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National Museum of Nuclear Science & History

In Memoriam: Ed Westcott

AHF President Cindy Kelly with Manhattan Project Oak Ridge photographer Ed Westcott

AHF joins Oak Ridgers and Manhattan Project families in mourning the loss of our friend James Edward “Ed” Westcott, the official photographer for the Manhattan Project at Oak Ridge, Tennessee. Ed died on March 29, 2019 in his home in Oak Ridge at the age of 97.

As Cindy Kelly, AHF President, commented, “Ed Westcott’s perceptive and artful photography gives us a sense for of the youthful energy that characterized life in Oak Ridge.  Ed will be greatly missed but his photographs will endure for generations to come. He was the Ansel Adams of the Manhattan Project.”

In 2016, AHF staff enjoyed meeting him at the World War II Memorial when he participated in an HonorAir Knoxville program.

Westcott was born in Chattanooga, Tennessee on January 20, 1922 to his parents Jamie Westcott and Lucille Green Westcott. He had a younger brother, Hugh “Buddy” Westcott. Westcott showed an interest in photography at an early age. His father nurtured his interest and bought him a German Foth Derby camera when he was 12 years old.

At the age of 19, Westcott joined the Army Corps of Engineers and photographed Camp Crossville and the construction of airstrips and dams. A year later, he was given a choice: he could move to Alaska or to Tennessee. Unbeknownst to him, this decision would change his life. Westcott opted for his home state, where he would document the construction and daily life in one of the Manhattan Project’s secret cities, Oak Ridge. Over the course of World War II, he took over 15,000 photos of Oak Ridge. The prolific photographer captured the lives of people in Oak Ridge, ranging from the “calutron girls” working in the Y-12 plant to young people hanging out at the Wildcat Den. Many of these photos’ negatives currently reside in the National Archives.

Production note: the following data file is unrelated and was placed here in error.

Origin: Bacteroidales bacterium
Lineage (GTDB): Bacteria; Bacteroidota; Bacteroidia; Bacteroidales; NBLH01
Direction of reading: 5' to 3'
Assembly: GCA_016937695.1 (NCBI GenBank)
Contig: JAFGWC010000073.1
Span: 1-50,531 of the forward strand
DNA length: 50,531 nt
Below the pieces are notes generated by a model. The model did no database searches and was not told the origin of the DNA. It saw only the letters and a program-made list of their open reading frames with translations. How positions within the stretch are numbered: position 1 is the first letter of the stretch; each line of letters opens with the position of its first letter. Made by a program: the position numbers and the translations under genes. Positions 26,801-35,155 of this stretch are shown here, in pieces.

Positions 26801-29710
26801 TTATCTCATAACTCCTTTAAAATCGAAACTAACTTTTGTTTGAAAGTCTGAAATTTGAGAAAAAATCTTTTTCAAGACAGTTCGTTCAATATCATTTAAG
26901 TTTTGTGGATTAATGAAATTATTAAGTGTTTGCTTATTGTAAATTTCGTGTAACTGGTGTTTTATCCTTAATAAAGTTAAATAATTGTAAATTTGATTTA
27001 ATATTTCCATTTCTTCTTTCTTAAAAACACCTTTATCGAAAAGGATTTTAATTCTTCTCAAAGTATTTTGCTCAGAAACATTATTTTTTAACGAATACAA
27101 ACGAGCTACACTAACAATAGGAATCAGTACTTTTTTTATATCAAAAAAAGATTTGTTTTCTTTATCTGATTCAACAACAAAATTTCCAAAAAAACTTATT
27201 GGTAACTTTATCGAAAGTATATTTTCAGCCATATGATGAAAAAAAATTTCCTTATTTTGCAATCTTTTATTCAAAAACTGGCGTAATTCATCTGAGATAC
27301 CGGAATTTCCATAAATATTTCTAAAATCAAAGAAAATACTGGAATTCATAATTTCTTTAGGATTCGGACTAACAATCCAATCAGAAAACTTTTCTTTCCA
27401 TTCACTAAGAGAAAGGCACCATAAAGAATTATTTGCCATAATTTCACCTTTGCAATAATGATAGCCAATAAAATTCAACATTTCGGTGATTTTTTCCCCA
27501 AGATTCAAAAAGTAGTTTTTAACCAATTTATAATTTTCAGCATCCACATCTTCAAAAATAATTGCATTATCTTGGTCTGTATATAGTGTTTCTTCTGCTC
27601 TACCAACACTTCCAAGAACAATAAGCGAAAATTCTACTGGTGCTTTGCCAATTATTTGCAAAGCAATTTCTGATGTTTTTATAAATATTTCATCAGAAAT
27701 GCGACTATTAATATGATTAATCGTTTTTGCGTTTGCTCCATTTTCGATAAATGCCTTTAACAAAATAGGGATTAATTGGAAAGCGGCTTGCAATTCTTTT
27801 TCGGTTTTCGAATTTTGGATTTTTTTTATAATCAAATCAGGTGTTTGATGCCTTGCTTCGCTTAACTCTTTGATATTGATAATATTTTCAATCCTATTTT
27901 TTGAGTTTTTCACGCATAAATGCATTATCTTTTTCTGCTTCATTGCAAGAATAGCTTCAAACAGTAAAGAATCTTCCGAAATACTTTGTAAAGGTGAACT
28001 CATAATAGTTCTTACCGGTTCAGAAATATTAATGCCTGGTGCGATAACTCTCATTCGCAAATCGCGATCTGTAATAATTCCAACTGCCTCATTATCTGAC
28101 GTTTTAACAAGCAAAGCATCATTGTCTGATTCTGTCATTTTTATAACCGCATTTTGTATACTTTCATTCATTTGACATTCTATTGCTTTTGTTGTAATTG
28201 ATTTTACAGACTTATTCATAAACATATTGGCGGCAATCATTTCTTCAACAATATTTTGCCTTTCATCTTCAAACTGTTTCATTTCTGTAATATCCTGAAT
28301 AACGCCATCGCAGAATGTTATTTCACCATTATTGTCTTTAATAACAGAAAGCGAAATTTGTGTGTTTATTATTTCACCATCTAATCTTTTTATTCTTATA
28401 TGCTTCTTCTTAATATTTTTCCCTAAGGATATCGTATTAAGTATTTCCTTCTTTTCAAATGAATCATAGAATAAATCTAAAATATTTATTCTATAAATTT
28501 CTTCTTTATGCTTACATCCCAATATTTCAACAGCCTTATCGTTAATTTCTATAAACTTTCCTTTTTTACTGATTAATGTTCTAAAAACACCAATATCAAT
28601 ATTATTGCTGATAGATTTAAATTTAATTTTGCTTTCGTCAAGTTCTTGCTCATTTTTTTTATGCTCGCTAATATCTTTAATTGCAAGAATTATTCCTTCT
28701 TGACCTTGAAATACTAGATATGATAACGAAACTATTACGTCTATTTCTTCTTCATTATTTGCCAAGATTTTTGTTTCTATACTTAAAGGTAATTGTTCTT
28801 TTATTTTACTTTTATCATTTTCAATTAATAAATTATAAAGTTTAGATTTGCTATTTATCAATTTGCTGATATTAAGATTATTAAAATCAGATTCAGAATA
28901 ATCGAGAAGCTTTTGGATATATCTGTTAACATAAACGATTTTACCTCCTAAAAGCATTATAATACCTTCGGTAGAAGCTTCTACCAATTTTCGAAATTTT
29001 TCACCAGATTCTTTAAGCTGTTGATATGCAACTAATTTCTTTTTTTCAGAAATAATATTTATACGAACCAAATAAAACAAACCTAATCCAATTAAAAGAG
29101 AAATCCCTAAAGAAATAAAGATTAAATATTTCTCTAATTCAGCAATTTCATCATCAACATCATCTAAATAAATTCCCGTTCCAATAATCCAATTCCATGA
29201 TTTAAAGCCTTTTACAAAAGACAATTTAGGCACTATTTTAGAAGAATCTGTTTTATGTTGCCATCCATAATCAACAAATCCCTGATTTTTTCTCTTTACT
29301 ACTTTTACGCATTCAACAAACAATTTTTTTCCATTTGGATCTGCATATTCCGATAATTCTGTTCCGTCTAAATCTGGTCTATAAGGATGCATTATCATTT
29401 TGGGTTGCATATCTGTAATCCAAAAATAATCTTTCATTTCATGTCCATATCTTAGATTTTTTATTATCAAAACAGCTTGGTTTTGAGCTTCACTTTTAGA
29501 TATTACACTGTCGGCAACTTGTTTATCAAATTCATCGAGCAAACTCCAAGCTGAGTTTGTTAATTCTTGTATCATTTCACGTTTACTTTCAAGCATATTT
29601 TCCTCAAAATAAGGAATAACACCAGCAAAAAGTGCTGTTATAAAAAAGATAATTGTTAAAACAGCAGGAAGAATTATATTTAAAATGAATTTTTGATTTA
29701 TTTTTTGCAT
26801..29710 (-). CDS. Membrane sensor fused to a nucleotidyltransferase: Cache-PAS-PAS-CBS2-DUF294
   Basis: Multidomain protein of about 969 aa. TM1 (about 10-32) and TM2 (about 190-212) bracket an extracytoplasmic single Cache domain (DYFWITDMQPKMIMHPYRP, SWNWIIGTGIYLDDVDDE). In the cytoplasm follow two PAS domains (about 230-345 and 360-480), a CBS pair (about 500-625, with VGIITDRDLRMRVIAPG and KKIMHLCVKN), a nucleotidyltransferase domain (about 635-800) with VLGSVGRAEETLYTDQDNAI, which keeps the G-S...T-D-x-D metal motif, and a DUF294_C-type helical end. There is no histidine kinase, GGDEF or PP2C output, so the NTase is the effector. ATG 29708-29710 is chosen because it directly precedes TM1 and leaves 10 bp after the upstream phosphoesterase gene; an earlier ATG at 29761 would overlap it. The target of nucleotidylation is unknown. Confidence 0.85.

Mr. Westcott’s work was essential to documenting and preserving the history of Oak Ridge and its role in World War II. Oak Ridge city historian Ray Smith commented:


The story of the Manhattan Project would be lost to history without the work of Oak Ridge’s own renowned photographer Ed Westcott. The city has gained international recognition for its work in the top-secret assignment — and continues to solve some of the world’s critical challenges to this day with our innovations — yet none of this would have been as well known without Ed’s photographs helping to seal the Secret City’s rightful place in history and science.


Mr. Westcott worked as Oak Ridge’s official photographer until 1966, but continued to work as a photographer for the Atomic Energy Commission in Washington, DC until 1977. When he retired, he moved back to Oak Ridge, where he worked as a photography contractor with the Department of Energy.

On January 20, 2018, the city of Oak Ridge declared the day “Ed Westcott Day” to celebrate his 96th birthday. U.S. Rep. Chuck Fleischmann, whose district includes Oak Ridge, nominated Westcott for the Presidential Medal of Freedom in 2018 for his work.

Ed’s wife, Esther Seigenthaler Westcott, passed away in 1997 after 56 years of marriage. They had five children together.

AHF extends its condolences to Ed Westcott’s family and friends. You can watch a documentary about him here and see many of his photos here.